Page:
Posted on : 09/01/2015 12:19pm
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Shaikh Muhammad Amir of Karraya established himself as one of the most prolific and innovative painters working for East India Company officials in the Calcutta of the 1830s. Despite being well known in his time, there is little documentary evidence of his life, except for his ubiquitous signature that reads: Shaikh Muhammad Amir, mussavir stationed at Karraya.
Art historians speculate that since he mentions he is a mussavir — professional picture maker — he was probably an artist trained in the miniature painting tradition in Patna or Murshidabad, from where he migrated to Calcutta, perhaps because of the declining patronage from the nawabi courts. But you can know enough about an artist from his works.
One of his most intriguing compositions, titled English Child in a Bonnet on Horseback (1830-50, watercolour and body colour on paper, 26x39 cm), shows a European child in a white dress seated on a horse and surrounded by three Indian servants. Her face is obscured by a large bonnet and her hands covered by white gloves. She looks like a prop, making the servants and the horse the real subjects of the painting. Historian and journalist Lucian Harris, in his essay Bespoke: Painting to order in 1830s Calcutta and Vellore, writes that the omission of his British patrons in Amir’s work is a quiet expression of resistance. While Amir portrays his fellow Indians with great sensitivity, he represents the British only by their material possessions — their magnificent houses, horses, carriages and gold embroidered umbrellas.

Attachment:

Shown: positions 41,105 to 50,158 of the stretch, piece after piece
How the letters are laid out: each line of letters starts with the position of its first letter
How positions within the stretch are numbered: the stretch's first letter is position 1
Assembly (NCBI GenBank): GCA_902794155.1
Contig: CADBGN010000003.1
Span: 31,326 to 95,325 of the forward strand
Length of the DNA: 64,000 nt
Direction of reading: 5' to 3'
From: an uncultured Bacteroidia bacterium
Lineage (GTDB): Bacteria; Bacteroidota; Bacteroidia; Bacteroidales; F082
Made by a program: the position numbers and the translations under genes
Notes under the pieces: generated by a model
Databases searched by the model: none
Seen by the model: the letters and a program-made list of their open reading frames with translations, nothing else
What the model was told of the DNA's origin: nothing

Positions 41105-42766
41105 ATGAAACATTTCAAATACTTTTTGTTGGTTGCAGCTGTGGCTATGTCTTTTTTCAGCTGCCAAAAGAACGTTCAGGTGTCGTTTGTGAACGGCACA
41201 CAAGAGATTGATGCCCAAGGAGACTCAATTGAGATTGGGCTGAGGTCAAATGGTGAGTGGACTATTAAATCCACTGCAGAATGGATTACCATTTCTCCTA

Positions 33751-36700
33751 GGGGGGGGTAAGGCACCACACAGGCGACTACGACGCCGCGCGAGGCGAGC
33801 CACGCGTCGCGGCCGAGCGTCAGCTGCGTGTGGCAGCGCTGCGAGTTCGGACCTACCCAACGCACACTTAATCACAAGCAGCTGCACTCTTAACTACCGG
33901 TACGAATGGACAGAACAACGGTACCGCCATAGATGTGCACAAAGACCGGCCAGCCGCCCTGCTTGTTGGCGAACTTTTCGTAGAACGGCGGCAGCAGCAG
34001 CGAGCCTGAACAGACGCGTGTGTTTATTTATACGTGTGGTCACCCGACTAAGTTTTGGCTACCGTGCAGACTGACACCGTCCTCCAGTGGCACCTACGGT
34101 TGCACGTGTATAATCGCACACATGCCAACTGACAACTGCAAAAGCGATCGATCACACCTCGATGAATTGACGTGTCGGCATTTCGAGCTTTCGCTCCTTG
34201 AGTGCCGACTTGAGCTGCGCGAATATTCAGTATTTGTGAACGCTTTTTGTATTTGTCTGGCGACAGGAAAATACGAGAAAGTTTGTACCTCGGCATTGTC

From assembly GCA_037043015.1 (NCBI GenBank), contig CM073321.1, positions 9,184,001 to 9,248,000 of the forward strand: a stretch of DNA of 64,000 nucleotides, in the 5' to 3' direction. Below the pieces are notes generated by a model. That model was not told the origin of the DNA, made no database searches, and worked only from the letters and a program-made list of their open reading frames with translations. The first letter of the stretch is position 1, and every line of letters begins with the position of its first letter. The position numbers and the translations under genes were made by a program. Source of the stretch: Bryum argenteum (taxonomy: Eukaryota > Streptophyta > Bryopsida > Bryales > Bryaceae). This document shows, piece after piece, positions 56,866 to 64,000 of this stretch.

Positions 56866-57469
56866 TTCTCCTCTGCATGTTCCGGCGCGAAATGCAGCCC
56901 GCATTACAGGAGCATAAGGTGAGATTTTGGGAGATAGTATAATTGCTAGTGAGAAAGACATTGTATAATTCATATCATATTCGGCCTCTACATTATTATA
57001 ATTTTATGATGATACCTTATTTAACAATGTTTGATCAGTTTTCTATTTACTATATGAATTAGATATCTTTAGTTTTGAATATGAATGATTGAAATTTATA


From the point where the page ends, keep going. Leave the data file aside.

Harris’s essay, which is part of the recently released book Forgotten Masters: Indian Painting for the East India Company, manages to create stimulating portraits of Amir and Yellapah of Vellore — Amir’s contemporary working in the south of India — by joining the dots between the little information available about their lives with their profuse and extraordinary works. The book, edited by historian William Dalrymple, has been published to coincide with an exhibition by the same name at The Wallace Collection in London (on view till April 19 this year). Dalrymple is also the curator of this exhibition, which showcases more than a hundred works — commonly referred to as Company School paintings — made between 1770s and 1840s by a diverse group of Indian artists for, primarily, East India Company officials.
The artists belonging to the Company School practised a hybrid style of painting — combining Mughal, Maratha, Punjabi, Pahari, Tamil and Telugu artistic traditions with a European ethnographic approach. They gave up their dense burnished stone-based pigments for the lightness of watercolours, and documented in vivid detail the flora, fauna and landscape of India for their new patrons, who were mostly British but also included a few Frenchmen who had deflected to the winning side.
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